Elder Christopher Gong
Early in my mission, I was moved to the rural mountain town of QiShan in southern Taiwan. The branch was small but full of faith and love. One day, after seeking referrals in church, Andy Weng bounced up to us followed by his sister Emily. He said “We know someone who needs the gospel. It’s our Uncle. He just got out of jail on probation because he needs heart surgery. It’s perfect!”A little bit apprehensive, we set up a time for later that week.
I’ll always remember the first time we saw Brother Guo. He was slouched back against his motorcycle, stone faced and chain smoking. He wouldn’t come into the house for the lesson, so we taught him standing up outside by his motorcycle. We shared about our loving Heavenly Father and that through reading the Book of Mormon and praying, we can know He is there and feel his love. Emily shared her favorite scriptures and bore testimony. After loving persuasion from Andy and Emily, Brother Guo reluctantly set another time.
The next time we met, I was startled to see there was something different about him. “You’ve been reading and praying, haven’t you?” I said. “Every single day,” he said gruffly, but his eyes smiled just a little, and Andy and Emily were beaming. My companion and I sat at the Weng family dinner table, listening to stories and trying (and failing) to avoid getting served pig foot soup. Dishes were cleared, and we started the lesson with song and prayer. My first move companion bore testimony of the atonement in his first move Chinese. As everyone listened intently, straining to better understand, an amazing thing happened. The spirit filled the room, and we could tell Brother Guo’s heart was touched.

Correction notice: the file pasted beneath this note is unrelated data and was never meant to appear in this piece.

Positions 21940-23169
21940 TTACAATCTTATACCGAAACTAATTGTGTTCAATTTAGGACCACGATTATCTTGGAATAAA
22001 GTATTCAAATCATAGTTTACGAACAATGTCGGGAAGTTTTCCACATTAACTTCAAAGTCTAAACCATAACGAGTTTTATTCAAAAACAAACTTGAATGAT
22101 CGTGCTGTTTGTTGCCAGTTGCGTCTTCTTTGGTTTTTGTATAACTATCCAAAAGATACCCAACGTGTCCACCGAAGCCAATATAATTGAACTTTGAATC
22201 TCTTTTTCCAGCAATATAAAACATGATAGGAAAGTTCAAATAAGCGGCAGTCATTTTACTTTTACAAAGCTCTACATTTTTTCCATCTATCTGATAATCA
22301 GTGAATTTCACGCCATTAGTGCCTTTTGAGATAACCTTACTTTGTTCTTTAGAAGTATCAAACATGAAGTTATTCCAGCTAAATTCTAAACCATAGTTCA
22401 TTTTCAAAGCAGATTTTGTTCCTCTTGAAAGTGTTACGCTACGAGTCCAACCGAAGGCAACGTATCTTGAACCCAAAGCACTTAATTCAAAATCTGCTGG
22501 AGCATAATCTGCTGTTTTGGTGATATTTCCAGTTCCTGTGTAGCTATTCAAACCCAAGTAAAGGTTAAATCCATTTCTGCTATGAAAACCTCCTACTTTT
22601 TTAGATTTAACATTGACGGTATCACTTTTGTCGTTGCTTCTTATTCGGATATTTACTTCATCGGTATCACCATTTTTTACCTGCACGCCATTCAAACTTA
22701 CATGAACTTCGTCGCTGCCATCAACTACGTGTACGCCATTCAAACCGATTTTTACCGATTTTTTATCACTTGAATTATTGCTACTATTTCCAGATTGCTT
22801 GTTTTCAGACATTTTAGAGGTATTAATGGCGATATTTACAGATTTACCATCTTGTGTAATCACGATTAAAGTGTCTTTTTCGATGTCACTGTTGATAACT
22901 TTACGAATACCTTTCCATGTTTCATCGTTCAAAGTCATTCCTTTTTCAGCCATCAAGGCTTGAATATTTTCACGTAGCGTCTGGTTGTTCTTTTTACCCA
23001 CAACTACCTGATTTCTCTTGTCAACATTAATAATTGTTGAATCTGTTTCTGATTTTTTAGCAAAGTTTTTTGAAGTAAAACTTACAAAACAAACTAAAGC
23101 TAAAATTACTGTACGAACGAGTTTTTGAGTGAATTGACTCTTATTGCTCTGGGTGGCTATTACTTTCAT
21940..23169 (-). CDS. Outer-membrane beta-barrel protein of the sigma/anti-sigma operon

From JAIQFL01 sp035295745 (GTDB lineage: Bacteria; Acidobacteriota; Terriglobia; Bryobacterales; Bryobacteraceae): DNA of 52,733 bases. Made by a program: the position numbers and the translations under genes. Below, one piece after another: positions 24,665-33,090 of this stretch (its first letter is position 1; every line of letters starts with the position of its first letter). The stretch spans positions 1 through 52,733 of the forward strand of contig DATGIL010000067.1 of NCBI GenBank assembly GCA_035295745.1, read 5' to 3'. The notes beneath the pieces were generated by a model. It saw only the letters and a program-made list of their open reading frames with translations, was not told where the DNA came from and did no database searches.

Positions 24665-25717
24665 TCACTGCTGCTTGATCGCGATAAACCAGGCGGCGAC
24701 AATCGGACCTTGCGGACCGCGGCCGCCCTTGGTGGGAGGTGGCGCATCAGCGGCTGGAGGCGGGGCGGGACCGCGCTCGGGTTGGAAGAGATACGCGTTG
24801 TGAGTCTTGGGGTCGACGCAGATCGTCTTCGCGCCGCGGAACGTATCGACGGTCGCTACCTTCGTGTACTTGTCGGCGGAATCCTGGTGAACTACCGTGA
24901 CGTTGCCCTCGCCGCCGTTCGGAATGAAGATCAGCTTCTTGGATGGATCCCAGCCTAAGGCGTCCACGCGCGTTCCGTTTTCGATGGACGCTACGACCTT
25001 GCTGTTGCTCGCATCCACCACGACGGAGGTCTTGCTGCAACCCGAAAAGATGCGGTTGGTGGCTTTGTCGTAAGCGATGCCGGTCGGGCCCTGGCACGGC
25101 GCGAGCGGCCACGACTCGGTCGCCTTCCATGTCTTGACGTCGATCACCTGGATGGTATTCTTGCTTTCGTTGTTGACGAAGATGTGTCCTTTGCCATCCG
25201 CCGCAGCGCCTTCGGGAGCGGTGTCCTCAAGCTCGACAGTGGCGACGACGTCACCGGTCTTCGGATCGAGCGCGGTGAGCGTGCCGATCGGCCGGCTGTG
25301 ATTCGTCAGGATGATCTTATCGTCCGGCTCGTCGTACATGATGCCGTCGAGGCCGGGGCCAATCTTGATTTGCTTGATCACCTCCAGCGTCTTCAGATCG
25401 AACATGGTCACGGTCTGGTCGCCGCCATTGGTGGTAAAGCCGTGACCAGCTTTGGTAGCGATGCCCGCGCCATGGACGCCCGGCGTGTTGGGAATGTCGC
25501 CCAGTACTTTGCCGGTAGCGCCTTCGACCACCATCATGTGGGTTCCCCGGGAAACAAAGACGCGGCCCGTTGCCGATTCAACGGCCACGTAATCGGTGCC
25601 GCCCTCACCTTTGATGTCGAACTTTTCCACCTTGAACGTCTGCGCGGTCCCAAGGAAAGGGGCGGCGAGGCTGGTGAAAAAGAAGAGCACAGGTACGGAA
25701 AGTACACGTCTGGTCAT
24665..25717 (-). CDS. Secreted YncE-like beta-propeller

Over the next few weeks, Brother Guo read and prayed daily. He came to church with his supportive family. He struggled with and eventually overcame his addictions. We saw his heart softened, and the light in his eyes grow brighter and brighter. But because of his traditional beliefs and opposition from other relatives, he was still unwilling to commit to baptism.
As we were leaving after one appointment, Brother Guo exchanged some quick words in Taiwanese with his older sister. She said “Andy told him that missionaries can give blessings. He’s going into surgery this week, and he’s worried. Can you give him a blessing?” He may have been worried, but we were terrified. We could barely communicate, and neither of us had ever given a blessing in Chinese before. We knelt together in prayer. And then, in their broken down storeroom, with our broken Chinese, we performed the blessing.
We saw Brother Guo at church the next Sunday. He looked tired and walked slowly. After church, he pulled us aside. One night after his surgery, he had woken up with throbbing chest pains. Desperately, he prayed for help. The pains subsided. He was grateful and humble, and asked to be baptized.
So that's why I chose Ezekiel 36:26-28. as my mission scripture.
A new heart also will I give you, and a new spirit will I put within you: and I will take away the stony heart out of your flesh, and I will give you a heart of flesh. And I will put my spirit within you, and cause you to walk in my statutes, and ye shall keep my judgments, and do them. And ye shall dwell in the land that I gave to your fathers; and ye shall be my people, and I will be your God.
May we all continue to have mighty changes of heart.
Love, Elder Gong
Wednesday, June 3, 2009
This is a story from a friend of mine named Chris Gong, who's currently serving a mission somewhere in Taiwan (sorry, I can never remember missions more specific than the country). His emails are generally quite short (this one is exceptionally long by his standards) but poignant is always a good word to describe them. Here is his most recent email, in full. I love it.